On why you don’t need all those wine gadgets
People are so inclined to spend money on these bad wine racks, on garbage corkscrews, aeration systems and novelty decanters, most of which do absolutely nothing. Because people tend to be fearful of wine, and feel like they’re in over their heads, they don’t think through the process of buying stuff that is, for the most part, totally useless and in some cases even going to be damaging to the wine.
On why wine pairing “rules” can be disproven
I think born maybe out of the late 1970s and 80s, [there’s] this idea that you had to provide a pairing for people, because wine went with food and you had to harmonize and find this mysterious beauty — and that’s great. I think that happens sometimes, but I also think most people go about their lives and drink the wine they want to drink, and eat the food they want to eat, and don’t freak out about it. In general, things will work relatively well, and there are a lot of pairings that wouldn’t fall into the traditional category, with things like Thai food, that have more to do with texture, spice and acidity and less to do with traditional pairings.
Those traditional pairings were really born out of Western European food traditions, and it’s just not how we eat anymore. In this country, as in most countries, there’s a real diversity of flavors and cultural influences. To simply think about wine as though you’re a French person isn’t going to work anymore, because the forms of cooking are different, the spice is different, the balance in the dishes is different. And that’s why we put things [in the book] like Beaujolais and falafel, and one of my favorites, which is Loire Cabernet Franc and Szechuan cooking … which would have no particular reference in traditional wine-pairing literature.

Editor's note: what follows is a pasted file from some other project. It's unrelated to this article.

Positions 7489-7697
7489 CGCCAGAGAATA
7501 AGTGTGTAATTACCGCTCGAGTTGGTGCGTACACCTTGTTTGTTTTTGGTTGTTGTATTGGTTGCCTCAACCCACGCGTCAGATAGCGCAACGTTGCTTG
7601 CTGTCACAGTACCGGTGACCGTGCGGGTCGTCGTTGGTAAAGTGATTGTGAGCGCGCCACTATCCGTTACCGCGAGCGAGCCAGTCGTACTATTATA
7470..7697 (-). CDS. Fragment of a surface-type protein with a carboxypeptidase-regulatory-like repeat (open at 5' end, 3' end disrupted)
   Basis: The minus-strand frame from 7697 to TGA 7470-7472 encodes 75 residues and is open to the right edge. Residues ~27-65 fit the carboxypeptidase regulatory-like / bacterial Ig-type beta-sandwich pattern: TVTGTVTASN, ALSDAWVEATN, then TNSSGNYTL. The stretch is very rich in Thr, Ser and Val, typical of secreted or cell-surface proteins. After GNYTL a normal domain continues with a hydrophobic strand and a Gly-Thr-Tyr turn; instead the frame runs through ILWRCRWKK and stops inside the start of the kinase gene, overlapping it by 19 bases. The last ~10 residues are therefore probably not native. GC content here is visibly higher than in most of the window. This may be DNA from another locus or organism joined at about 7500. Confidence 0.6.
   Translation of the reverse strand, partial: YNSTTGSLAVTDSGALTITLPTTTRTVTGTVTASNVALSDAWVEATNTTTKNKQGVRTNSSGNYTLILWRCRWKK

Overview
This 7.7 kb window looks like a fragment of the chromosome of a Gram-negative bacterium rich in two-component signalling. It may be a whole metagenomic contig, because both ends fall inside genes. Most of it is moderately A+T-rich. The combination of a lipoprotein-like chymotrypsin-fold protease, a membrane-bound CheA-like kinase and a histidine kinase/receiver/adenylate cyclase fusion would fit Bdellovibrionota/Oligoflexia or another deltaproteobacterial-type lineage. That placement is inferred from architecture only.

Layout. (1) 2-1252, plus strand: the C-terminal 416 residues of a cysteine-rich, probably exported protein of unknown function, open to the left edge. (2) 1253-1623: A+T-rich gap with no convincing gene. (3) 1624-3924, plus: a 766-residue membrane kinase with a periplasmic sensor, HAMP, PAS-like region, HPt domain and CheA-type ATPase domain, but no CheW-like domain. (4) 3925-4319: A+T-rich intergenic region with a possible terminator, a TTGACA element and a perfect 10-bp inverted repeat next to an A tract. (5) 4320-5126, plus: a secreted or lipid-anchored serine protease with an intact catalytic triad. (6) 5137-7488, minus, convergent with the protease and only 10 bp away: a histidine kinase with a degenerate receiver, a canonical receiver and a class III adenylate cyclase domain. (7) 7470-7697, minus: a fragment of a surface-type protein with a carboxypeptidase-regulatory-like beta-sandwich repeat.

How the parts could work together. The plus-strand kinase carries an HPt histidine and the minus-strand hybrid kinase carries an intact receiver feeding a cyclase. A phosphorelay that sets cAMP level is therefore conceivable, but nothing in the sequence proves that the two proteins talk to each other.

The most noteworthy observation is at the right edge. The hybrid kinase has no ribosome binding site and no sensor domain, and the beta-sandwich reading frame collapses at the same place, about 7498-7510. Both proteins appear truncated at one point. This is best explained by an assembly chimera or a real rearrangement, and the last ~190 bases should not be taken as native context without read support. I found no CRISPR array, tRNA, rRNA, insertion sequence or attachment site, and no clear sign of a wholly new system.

On wine’s complexities, diversity and assuaging fears
Even if you are a wine expert, it still needs to be something that boils down, very simply, to pleasure. In the end, people have to, with clear eyes, see the pleasure that’s in wine even with all the many things that complicate it. We have to make sure that people don’t see it with fear, because I think fear is what got us into this very messy, somewhat overly simplistic place that wine was in 10 or 15 years ago, and I think that’s not part of wine’s future. There’s this huge, diverse wine world out there, and these little boxes that people used to put things into just don’t work. The big rule is to stop thinking about the boxes, stop worrying about taxonomy, and just accept that it’s kind of confusing. On this spectrum, nothing fits easily into the old small categories, so just embrace the chaos.
On the one rule he wants his readers to remember
If I can achieve nothing else, if I can get everyone to throw out their horrible winged corkscrews and just buy a cheap waiter’s friend, then I feel like I will have made my lifetime contribution to the world of wine. And we will have alleviated untold thousands of hours of frustration across the country just by having people not trying to put these ridiculous badly engineered contraptions onto wine bottles and perform feats of physics that should never have to be.